I spent the majority of the off-season refining my loadout; here's what we're working with:
I'm shooting a custom 6mm G.T. built by Bill Marr from 782 Custom Gunworks and RifleShooter.com. It consists of a Stiller Tac30 action, Bartlein barrel, MDT ACC action with some accouterments (weights, heatshield), Area 419 Hellfire Match, and TriggerTech Special trigger. It's topped with a Vortex Razor Gen III.
For ammunition, I'm loading 109 Berger L.R.H.T. on top of Varget in Alpha Munitions' O.C.D. brass and CCI 450s. If you want to read about my development of this load, you can check it out here.
More: 6mm GT Load Development
BAGS AND TRIPOD
I play around with a few bags. I'm a fan of the WieBad Fortune Cookie, Area 419 x Armageddon Gear Rail Changer for the rifle with ARCA rail, and the Armageddon Gear Game Changer. Moving forward, I will likely be sticking with the Game Changer.
This is one of the more recent purchases for me. I run a Two Vets Sporting Goods No Name Tripod. I don't have a crazy amount of experience regarding tripods, but I have been impressed by Two Vets. There are a lot of great tripods available on the market today, so get one in your price range and start training.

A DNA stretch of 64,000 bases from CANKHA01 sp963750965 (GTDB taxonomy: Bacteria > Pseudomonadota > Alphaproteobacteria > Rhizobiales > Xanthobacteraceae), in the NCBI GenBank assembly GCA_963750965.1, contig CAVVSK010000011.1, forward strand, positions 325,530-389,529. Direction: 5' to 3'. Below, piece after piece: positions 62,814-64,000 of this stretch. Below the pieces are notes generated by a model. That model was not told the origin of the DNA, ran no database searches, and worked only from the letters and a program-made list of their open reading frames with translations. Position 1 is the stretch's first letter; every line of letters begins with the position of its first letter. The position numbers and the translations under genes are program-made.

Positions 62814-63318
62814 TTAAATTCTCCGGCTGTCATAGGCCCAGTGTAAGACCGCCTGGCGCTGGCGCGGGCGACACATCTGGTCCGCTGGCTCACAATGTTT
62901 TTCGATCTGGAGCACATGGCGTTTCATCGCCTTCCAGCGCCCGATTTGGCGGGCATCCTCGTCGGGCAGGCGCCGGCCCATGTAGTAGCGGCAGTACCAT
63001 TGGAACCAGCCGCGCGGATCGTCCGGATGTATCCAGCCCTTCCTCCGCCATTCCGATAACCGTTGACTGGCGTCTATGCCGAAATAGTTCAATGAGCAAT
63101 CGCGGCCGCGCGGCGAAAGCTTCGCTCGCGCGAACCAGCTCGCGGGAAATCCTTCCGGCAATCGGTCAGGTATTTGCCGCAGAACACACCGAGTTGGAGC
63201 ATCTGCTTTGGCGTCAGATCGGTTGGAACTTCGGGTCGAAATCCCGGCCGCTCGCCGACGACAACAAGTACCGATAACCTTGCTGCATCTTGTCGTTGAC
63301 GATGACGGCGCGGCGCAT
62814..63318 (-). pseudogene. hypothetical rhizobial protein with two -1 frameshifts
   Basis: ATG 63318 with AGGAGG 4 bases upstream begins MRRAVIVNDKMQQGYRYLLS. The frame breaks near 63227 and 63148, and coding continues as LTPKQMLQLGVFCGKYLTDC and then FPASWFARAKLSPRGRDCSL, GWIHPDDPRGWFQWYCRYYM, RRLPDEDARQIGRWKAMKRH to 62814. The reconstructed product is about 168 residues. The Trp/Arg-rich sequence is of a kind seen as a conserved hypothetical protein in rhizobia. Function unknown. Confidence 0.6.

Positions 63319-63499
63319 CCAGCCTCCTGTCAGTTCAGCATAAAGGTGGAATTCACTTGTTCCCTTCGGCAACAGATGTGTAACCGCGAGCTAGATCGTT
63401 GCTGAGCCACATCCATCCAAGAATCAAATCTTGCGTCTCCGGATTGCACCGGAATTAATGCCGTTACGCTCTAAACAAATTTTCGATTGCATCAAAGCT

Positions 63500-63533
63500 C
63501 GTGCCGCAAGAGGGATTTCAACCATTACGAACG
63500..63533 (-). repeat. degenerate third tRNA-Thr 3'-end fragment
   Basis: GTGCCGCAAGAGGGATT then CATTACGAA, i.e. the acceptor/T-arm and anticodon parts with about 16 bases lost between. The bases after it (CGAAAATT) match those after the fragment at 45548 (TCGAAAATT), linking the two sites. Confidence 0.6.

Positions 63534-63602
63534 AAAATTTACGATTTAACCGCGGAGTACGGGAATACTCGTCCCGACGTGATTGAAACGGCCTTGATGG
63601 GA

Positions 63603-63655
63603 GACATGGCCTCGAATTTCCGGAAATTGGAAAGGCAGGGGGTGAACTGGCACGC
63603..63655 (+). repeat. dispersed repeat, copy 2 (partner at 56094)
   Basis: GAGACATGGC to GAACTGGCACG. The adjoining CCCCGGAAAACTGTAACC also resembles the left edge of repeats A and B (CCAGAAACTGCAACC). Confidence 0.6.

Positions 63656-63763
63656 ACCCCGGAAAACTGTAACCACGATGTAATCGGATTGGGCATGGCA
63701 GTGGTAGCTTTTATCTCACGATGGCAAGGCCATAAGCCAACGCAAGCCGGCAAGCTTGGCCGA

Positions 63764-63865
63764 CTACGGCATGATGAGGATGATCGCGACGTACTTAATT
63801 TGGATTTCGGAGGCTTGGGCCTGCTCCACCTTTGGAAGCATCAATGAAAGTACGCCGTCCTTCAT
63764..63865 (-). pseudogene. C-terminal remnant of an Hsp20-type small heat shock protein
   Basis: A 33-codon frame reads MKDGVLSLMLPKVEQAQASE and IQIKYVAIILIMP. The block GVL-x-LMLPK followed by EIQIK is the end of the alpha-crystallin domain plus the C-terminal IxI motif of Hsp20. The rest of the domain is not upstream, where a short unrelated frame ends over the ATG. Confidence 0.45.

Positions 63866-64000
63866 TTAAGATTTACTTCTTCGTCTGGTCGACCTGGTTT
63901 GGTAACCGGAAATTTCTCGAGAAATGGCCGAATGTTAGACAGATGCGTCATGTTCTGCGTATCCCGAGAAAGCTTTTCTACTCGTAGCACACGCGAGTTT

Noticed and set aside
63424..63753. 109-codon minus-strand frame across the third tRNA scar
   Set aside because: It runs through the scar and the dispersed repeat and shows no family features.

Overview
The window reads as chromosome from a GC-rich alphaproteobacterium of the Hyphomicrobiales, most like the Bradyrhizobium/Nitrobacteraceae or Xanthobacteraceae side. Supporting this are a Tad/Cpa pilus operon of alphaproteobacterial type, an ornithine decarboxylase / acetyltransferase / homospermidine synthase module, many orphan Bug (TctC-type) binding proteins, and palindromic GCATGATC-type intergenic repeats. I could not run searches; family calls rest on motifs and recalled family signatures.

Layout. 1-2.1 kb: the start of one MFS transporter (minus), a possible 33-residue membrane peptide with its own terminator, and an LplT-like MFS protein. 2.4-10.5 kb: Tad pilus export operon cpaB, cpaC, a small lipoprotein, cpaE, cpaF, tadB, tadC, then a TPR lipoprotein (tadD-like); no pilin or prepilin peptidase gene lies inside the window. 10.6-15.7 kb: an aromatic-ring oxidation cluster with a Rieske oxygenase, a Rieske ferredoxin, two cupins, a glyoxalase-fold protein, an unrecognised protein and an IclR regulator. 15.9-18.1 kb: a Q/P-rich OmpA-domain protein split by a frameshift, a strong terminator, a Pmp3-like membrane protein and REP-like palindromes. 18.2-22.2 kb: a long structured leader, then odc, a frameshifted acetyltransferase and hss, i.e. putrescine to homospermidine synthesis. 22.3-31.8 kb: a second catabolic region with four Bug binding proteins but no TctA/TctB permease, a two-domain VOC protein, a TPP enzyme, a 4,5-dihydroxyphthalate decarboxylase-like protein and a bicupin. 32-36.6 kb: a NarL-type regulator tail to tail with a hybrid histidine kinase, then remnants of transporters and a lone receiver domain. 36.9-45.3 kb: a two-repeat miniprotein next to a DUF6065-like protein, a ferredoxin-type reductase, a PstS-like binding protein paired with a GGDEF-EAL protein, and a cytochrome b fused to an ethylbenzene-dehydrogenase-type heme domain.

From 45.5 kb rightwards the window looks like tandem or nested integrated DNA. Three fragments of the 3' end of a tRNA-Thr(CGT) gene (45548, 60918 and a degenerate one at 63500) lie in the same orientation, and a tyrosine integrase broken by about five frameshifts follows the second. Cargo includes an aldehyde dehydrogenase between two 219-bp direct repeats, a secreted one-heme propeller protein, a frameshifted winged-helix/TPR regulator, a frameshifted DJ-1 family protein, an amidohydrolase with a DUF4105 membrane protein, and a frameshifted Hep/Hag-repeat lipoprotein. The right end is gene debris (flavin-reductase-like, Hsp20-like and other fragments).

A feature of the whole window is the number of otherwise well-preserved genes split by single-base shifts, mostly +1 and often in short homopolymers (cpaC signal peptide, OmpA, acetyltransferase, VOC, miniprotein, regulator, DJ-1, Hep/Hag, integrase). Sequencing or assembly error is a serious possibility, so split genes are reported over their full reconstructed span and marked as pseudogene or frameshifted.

A bag and a tripod offer shooters a lot of flexibility in building a stable position.
The Kestrel 5700 is probably the handiest piece of gear in my kit. Speaking of packs, I use a DCU pattern Army Issue Assault Pack that I found at a flea market. I will likely upgrade this in the future, but it does the trick now. For hearing protection, I use Peltor ComTac IIIs and Walker in-ear. I also bring some tools with me just in case. Allen keys, a screwdriver, some pliers, and the tools that accompanied my Vortex Razor are all secured in a small pouch and are with me during my match and range days.The last and possibly most important things in my pack are snacks and water. You never know how long you're going to be out there.
More: Hearing Protection
This is a living loadout; things will get upgraded or swapped out over time. There is one thing that I plan on adding shortly, and that's either a spotting scope or a set of binoculars. I am still in the research phase, but binoculars with a built-in rangefinder are looking better and better every time I'm on the range.
If you show up to a match with just a rifle, hearing protection, and ammunition, you can borrow everything else from fellow shooters. You will find that most competitors are more than willing to let you use everything and anything, except maybe ammo.
Still purchasing gear or nervous about competition? Volunteer at a match.
If you are still saving up for a rifle and key gear, you can still participate in a local match. Volunteer to help, be a Range Officer, get on some glass and spot, ask questions, and absorb as much as possible.
ABOUT THE AUTHOR
William Maxwell currently serves in the United States Army. After returning from his first deployment in 2015, he started building firearms and focused heavily on pistol and carbine training. In 2018 he fell into the rabbit hole of precision rifle shooting. He spends his free time competing, reloading, editing digital content, and writing. He can be reached via Instagram @maddmaxxguns.